The other day I got a bunch of film rolls developed, and I finally got to edit and upload a few photos I took last April 25th, during the fourtieth anniversary celebrations of the Carnation Revolution.
Wallpeople is an ephemeral collaborative art project that takes place simultaneously on a number of cities worldwide. Here in Porto the June 7th event happened downtown at Rua das Flores, and I was there to film it.
I've been rather neglectful of my website lately, to the point where its homepage consisted only of automated backups of my Twitter and Instagram accounts. Which would be okay if all I cared about was that the site somehow got updated, but instead I actually started to find it grating, as if I just came home and found the living room machine-efficiently reorganized by a swarm of those vaccuum cleaner robots: sofa propped up tall in order to minimize its footprint, my record collection used as floor tiling, books as a huge Christmas tree-like pile for easier retrieval or burning.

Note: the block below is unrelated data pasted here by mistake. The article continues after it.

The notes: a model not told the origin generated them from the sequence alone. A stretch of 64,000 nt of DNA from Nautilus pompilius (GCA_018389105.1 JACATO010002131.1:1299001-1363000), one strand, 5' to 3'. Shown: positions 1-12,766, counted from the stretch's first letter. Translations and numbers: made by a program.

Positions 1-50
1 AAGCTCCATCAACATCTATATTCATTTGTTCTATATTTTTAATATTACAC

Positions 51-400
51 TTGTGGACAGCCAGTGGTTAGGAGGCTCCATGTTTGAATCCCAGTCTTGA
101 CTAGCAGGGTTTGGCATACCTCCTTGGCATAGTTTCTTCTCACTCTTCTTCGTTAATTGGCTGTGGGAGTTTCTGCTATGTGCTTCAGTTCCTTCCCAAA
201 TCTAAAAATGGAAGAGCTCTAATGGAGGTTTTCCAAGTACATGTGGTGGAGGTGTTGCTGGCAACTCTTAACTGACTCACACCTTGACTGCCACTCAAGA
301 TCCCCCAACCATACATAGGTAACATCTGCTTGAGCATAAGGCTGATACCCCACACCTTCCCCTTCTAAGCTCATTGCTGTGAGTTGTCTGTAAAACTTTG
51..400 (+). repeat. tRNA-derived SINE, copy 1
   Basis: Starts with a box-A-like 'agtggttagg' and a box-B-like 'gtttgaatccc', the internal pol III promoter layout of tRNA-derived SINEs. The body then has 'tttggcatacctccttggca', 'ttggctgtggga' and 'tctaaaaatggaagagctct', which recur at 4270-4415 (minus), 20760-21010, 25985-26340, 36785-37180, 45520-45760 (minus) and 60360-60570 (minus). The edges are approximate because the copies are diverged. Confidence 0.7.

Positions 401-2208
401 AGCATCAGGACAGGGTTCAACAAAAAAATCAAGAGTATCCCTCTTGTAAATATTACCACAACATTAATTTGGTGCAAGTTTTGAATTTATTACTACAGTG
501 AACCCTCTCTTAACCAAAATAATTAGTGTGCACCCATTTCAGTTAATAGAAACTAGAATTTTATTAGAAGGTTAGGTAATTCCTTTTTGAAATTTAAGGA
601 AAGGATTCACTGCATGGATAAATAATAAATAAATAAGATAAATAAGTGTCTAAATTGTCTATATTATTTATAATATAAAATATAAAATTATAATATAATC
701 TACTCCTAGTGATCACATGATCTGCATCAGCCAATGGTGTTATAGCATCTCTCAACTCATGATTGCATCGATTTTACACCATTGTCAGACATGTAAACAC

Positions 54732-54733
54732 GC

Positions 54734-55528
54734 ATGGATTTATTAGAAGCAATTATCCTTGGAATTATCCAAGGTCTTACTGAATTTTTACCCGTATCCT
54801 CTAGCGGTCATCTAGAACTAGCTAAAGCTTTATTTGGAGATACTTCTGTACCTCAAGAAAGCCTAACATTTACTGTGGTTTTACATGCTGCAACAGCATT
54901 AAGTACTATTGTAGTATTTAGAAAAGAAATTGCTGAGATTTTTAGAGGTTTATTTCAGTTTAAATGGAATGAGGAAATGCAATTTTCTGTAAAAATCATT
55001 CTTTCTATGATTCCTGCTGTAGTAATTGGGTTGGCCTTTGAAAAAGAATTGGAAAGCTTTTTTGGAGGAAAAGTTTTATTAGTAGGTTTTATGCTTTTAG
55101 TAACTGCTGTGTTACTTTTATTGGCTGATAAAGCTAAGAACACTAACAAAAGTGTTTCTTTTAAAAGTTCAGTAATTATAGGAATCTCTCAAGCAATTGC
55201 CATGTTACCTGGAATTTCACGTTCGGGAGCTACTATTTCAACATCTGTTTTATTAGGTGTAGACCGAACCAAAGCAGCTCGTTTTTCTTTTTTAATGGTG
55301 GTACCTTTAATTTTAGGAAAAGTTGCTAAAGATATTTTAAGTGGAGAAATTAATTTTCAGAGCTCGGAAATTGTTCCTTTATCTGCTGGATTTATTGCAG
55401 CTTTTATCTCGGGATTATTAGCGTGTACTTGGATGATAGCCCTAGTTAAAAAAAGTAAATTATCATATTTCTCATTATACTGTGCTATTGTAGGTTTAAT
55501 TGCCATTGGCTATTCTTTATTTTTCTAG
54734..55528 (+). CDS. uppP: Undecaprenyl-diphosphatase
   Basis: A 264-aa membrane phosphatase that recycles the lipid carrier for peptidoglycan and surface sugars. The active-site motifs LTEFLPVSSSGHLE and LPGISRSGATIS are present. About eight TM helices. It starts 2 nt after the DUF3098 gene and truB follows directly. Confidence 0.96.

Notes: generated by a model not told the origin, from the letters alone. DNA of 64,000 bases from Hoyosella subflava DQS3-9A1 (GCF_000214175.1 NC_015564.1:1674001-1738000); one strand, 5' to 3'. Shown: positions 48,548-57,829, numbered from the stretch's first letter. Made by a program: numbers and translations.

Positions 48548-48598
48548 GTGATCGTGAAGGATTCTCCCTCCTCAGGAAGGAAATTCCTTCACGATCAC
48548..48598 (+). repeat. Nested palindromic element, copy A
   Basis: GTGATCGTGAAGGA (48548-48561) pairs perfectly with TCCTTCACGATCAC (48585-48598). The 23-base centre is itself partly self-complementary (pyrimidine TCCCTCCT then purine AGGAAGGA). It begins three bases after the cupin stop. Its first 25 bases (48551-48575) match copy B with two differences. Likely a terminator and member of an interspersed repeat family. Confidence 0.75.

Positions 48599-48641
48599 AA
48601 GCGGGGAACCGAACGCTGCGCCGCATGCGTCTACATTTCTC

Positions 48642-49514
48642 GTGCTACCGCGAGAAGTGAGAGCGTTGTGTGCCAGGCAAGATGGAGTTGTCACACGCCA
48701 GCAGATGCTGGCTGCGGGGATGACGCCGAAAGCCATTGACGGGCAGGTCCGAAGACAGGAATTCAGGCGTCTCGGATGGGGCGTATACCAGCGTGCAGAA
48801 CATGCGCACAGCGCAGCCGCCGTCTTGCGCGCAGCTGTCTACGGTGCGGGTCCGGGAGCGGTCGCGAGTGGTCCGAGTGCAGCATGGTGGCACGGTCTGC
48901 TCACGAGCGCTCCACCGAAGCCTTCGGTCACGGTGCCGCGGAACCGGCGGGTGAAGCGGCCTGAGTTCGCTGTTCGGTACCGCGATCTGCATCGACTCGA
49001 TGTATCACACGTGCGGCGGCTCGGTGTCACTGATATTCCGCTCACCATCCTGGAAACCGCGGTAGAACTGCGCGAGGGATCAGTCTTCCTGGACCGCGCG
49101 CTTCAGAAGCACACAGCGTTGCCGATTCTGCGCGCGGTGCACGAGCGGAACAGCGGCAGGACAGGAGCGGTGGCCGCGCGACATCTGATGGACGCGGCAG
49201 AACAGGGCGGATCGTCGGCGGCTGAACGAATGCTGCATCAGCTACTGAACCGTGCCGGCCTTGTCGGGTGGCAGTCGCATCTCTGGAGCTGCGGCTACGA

The thing is, when you aggregate (or, euphemistically, 'machine curate') too much, your voice is lost. I came to check on my site and realized how 'spammy' it looked. Ugh. So I made one important tweak: this site now defaults to a Weblog (remember those?) page stripped of all automation, so I actually had something of a more active role in getting it there ('active' meaning that I run a script that syncs my latest Tumblr post, but still). The ugly automated but useful (at least for me) Aggregator of Nearly Everything Worth Saving to My Own Server still lives at the Stream, where the Weblog may drown under a — well, a stream of stuff I write, share or photograph on my phone while unaware of the aesthetic consequences for my own website.
Reza Farazmand’s Poorly Drawn Lines is my absolute favourite webcomic at the moment. Here’s a very tiny sample of its brilliance.
I had no idea the Chinese (or at least the citizens of Beijing) had a sense of public space similar to the Spaniards. Just look at how they make themselves at home in the streets a night: we Portuguese could learn a thing or two.
This weekend I went with some friends to explore the forgotten back alleys of the Lapa area, here in Porto. There's a common perception it is dangerously favela-like, however we confirmed that it is just a myth — a useful myth, perhaps, as it keeps tourism away from what we found to be best view of the city.